The clinical internship year provides interns with an opportunity to apply their pre-clinical learning and patient care skills in a supervised and supportive environment. The clinical application of learned knowledge and skills for patient assessment, care and communication is the focus of this course. The internship provides the experience necessary to succeed as practicing chiropractors in an evolving health care environment.
Laboratory tests and a review of the most common haematological, immunological and biochemical disorders encountered in a chiropractic practice are provided. Laboratory reports are examined and findings are related to clinical manifestations.
Through radiographic examination of patients, the basics of proper radiographic procedure and technique, film processing and quality assurance are presented.
Skill at producing accurate, concise and effective radiographic reports that meet the expected standards for chiropractic practice are developed through the generation of reports on a large variety of cases. Knowledge gained throughout the radiology and clinical courses in the curriculum is integrated and utilized.
Foundational knowledge of entrepreneurship is presented. Students are encouraged to understand themselves and their preferences through self-evaluation and reflection. Instruction is provided towards understanding components of operating a business, the marketplace and marketing, budgeting, tax and law related to operating a small business, and business ethics.
Advanced imaging for the detection and evaluation of musculoskeletal and other conditions is presented, including Magnetic Resonance Imaging (MRI), Diagnostic Ultrasound (DUS), Single Photon Emission Computed Tomography (SPECT), Positron Emission Tomography (PET), Electron Beam Tomography (EBT), Bone Densitometry, Nuclear Medicine and Computed Tomography. A basic understanding of the various techniques, their clinical indications, contraindications and usefulness in a clinical setting, and the need for referral for further evaluation and/or co-management as appropriate are provided.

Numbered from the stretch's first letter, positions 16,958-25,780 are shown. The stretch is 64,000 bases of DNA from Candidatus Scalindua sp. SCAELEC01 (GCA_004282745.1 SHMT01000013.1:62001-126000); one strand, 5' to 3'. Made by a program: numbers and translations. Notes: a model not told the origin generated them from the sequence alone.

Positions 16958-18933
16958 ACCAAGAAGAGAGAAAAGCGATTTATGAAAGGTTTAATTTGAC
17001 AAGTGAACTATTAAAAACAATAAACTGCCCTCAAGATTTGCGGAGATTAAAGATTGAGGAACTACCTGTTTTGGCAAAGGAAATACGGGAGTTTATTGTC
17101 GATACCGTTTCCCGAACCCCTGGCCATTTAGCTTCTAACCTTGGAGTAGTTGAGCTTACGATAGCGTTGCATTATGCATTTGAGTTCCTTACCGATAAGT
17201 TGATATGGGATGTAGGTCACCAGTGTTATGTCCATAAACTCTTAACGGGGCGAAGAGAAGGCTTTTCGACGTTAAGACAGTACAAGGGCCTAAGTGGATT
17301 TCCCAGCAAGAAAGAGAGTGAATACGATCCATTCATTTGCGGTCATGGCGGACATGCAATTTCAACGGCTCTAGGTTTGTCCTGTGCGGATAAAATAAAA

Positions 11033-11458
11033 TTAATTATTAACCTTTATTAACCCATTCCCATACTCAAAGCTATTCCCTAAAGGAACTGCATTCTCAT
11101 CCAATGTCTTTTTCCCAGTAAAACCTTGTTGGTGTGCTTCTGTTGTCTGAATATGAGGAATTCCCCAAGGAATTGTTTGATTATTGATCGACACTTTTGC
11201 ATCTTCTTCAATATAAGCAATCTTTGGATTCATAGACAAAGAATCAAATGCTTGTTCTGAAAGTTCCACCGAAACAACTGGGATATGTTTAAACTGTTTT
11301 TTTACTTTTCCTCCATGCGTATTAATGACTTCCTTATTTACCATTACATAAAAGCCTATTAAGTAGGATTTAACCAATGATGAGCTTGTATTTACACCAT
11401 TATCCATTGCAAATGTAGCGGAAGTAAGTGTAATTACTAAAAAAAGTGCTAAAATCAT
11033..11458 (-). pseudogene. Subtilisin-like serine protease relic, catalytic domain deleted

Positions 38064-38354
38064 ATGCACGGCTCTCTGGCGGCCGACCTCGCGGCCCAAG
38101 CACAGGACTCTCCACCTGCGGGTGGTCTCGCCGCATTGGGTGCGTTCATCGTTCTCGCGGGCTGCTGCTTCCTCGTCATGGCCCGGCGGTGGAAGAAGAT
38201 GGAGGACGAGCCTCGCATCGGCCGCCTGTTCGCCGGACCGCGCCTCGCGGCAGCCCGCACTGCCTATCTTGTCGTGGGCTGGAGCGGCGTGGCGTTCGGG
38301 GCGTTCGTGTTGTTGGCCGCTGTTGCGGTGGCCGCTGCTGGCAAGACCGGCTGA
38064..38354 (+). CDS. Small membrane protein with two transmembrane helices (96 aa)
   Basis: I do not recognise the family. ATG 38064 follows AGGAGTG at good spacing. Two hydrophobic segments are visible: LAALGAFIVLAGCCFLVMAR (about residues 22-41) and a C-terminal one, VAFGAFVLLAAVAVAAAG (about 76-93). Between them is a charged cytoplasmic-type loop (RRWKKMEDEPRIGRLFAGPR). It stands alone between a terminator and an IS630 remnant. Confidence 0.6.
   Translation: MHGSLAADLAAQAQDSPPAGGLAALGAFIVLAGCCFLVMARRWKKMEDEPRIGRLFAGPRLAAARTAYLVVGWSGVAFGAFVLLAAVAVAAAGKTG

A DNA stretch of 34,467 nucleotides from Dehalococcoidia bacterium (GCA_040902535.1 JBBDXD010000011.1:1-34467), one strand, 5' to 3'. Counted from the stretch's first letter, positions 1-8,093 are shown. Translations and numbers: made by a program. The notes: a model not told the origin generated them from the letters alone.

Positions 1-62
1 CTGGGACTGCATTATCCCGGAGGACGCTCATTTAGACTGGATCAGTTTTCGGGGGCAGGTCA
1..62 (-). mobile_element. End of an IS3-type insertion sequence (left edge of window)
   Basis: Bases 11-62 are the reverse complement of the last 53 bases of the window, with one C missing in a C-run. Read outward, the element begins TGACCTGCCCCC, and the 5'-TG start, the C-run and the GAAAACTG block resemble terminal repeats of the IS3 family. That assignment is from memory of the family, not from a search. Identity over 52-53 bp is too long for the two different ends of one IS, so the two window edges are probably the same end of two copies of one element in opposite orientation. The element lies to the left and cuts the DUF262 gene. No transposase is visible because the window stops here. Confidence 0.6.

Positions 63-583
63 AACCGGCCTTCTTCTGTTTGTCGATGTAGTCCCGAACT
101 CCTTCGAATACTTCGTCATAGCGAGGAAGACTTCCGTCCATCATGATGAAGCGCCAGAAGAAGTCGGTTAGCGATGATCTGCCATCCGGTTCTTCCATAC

Topics that impact the health of individuals, communities and society at large are explored within the context of the public health system in Canada. Included in the discussions are basic epidemiology, health policy, population health, environmental health, disease prevention, health behaviours, the impact of culture on public health, communicable and non-communicable diseases, and work disability prevention.
Students are required to complete the work initiated by RM 2301 and proposed in RM 3301. The completion of RM 4301 in Year IV requires that research data collection be concluded and the appropriate final report, approved by the faculty supervisor, be submitted to the Research Administrator. Note: RM 4301 can be replaced by successful completion of RMO 3302.